At this time last year, amidst headlines about banks on the verge of collapse and job losses of 700,000 a month, we received another troubling piece of news about our economy. Our economy was shrinking at an alarming rate – the largest six-month decline in 50 years. Our factories and farms were producing less; our businesses were selling less; and more job losses were on the horizon.
One year later, according to numbers released this past week, this trend has reversed itself. For the past six months, our economy has been growing again. And last quarter, it grew more quickly than at any time in the past six years.
This is a sign of progress. And it’s an affirmation of the difficult decisions we made last year to pull our financial system back from the brink and get our economy moving again.
But when so many people are still struggling – when one in ten Americans still can’t find work, and millions more are working harder and longer for less – our mission isn’t just to grow the economy. It’s to grow jobs for folks who want them, and ensure wages are rising for those who have them. It’s not just about improvements we see in quarterly statistics, but ones people feel in their daily lives – a bigger paycheck; more security; the ability to give your kids a decent shot in life and still have enough to retire one day yourself.
That’s why job creation will be our number one focus in 2010. We’ll put more Americans back to work rebuilding our infrastructure all across the country. And since the true engines of job creation are America’s businesses, I’ve proposed tax credits to help them hire new workers, raise wages, and invest in new plants and equipment. I also want to eliminate all capital gains taxes on small business investment, and help small businesses get the loans they need to open their doors and expand their operations.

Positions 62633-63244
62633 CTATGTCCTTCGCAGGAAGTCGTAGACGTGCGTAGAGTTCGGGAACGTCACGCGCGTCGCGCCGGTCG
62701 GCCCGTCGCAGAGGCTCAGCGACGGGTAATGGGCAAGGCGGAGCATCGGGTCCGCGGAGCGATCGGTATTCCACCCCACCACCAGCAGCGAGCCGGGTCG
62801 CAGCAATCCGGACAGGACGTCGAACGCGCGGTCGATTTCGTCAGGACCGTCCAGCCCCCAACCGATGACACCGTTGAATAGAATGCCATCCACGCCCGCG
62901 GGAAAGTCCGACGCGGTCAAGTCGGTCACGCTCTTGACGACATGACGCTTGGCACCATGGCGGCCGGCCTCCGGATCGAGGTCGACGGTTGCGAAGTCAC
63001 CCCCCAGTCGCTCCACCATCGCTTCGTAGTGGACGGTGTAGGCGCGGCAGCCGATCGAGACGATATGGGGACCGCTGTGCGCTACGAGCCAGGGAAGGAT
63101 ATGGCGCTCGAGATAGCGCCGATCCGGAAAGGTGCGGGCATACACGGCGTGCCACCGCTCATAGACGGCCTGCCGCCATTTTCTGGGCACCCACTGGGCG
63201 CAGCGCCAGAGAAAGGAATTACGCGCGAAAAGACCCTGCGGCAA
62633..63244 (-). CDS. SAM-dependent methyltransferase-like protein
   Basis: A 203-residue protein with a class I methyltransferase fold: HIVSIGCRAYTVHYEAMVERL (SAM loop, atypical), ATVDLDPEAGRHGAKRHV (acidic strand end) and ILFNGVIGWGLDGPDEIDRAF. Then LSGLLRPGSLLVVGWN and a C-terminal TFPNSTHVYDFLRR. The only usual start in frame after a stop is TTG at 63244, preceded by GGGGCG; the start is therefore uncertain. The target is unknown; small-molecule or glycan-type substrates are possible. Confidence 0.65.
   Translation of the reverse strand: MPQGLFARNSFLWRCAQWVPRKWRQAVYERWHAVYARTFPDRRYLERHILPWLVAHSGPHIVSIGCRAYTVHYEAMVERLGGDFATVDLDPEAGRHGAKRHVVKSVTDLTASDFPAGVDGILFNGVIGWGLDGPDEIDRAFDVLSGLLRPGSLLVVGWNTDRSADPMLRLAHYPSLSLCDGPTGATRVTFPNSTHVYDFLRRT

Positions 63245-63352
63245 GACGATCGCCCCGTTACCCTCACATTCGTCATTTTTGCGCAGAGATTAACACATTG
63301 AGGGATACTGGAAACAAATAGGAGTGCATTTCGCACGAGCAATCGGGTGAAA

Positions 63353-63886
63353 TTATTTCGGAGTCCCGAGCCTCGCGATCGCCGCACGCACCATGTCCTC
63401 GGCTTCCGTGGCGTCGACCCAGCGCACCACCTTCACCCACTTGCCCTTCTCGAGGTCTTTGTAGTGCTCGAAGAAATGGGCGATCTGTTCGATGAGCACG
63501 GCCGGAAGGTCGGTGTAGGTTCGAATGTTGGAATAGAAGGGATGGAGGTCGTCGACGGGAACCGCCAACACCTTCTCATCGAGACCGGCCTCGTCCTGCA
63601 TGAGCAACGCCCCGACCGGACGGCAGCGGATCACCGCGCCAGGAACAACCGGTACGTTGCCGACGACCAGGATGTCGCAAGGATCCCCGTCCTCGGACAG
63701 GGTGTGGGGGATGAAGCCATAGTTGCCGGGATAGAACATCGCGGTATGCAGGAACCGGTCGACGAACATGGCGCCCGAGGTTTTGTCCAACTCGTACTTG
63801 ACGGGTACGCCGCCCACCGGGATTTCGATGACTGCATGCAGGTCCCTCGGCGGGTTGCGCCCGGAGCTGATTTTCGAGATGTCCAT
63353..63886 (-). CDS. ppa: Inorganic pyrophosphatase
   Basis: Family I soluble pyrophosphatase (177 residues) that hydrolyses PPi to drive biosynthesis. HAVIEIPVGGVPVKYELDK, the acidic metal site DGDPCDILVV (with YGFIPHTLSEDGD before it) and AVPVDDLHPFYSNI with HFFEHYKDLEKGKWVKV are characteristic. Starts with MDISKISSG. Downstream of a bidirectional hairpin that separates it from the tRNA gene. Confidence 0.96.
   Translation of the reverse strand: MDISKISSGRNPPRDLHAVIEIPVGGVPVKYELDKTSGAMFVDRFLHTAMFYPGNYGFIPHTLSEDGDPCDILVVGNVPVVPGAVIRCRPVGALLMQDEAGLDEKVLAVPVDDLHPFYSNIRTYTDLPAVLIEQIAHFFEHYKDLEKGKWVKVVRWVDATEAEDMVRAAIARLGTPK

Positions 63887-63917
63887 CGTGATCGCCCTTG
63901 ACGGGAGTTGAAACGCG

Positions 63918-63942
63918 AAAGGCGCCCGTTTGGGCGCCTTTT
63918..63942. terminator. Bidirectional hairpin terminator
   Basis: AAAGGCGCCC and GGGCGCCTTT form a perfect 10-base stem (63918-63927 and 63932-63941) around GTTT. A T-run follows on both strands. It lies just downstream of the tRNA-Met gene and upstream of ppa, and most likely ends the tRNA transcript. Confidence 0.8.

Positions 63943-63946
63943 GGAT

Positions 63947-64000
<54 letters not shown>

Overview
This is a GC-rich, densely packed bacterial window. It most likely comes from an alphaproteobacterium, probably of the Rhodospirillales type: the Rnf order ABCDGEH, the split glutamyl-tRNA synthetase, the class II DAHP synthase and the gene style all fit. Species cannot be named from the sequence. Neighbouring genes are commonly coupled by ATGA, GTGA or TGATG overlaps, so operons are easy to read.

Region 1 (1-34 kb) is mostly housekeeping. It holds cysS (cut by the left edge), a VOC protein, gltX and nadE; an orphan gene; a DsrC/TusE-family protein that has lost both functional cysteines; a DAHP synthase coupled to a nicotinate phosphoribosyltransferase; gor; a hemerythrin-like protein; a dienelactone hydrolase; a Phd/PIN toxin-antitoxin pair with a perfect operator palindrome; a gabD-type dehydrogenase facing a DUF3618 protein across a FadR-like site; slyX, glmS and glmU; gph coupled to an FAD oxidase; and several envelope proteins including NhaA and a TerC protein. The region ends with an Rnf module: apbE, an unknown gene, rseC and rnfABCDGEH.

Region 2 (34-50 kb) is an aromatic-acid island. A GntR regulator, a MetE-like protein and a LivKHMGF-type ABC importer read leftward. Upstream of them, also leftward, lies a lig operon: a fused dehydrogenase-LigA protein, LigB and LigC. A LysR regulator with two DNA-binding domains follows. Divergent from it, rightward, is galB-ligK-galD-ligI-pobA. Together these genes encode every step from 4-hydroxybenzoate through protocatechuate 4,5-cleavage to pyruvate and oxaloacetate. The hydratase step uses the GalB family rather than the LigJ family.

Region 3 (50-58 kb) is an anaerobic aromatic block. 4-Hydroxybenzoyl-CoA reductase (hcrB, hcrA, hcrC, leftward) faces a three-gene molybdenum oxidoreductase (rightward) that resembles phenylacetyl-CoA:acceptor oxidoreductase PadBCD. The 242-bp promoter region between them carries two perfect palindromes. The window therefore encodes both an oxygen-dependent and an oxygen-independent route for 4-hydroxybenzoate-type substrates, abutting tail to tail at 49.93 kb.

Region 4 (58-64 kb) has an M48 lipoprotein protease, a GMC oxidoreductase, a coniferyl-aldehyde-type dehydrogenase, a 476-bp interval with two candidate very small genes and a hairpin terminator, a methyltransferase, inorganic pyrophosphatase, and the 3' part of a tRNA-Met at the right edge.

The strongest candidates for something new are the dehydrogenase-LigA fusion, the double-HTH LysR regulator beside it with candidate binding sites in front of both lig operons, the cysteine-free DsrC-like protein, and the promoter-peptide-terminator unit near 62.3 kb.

But as we work to create jobs, it is critical that we rein in the budget deficits we’ve been accumulating for far too long – deficits that won’t just burden our children and grandchildren, but could damage our markets, drive up our interest rates, and jeopardize our recovery right now. Continue Reading →
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President Obama speaks to the GOP House Issues forum and debunks many talking points offered as questions by Republican House members.
THE PRESIDENT: Thank you. Thank you very much. Thank you. Please, everybody be seated. Thank you. Thank you, John, for the gracious introduction. To Mike and Eric, thank you for hosting me. Thank you to all of you for receiving me. It is wonderful to be here. I want to also acknowledge Mark Strand, president of the Congressional Institute. To all the family members who are here and who have to put up with us for an elective office each and every day, thank you, because I know that’s tough. (Applause.)
I very much am appreciative of not only the tone of your introduction, John, but also the invitation that you extended to me. You know what they say, “Keep your friends close, but visit the Republican Caucus every few months.” (Laughter.)
Part of the reason I accepted your invitation to come here was because I wanted to speak with all of you, and not just to all of you. So I’m looking forward to taking your questions and having a real conversation in a few moments. And I hope that the conversation we begin here doesn’t end here; that we can continue our dialogue in the days ahead. It’s important to me that we do so. It’s important to you, I think, that we do so. But most importantly, it’s important to the American people that we do so.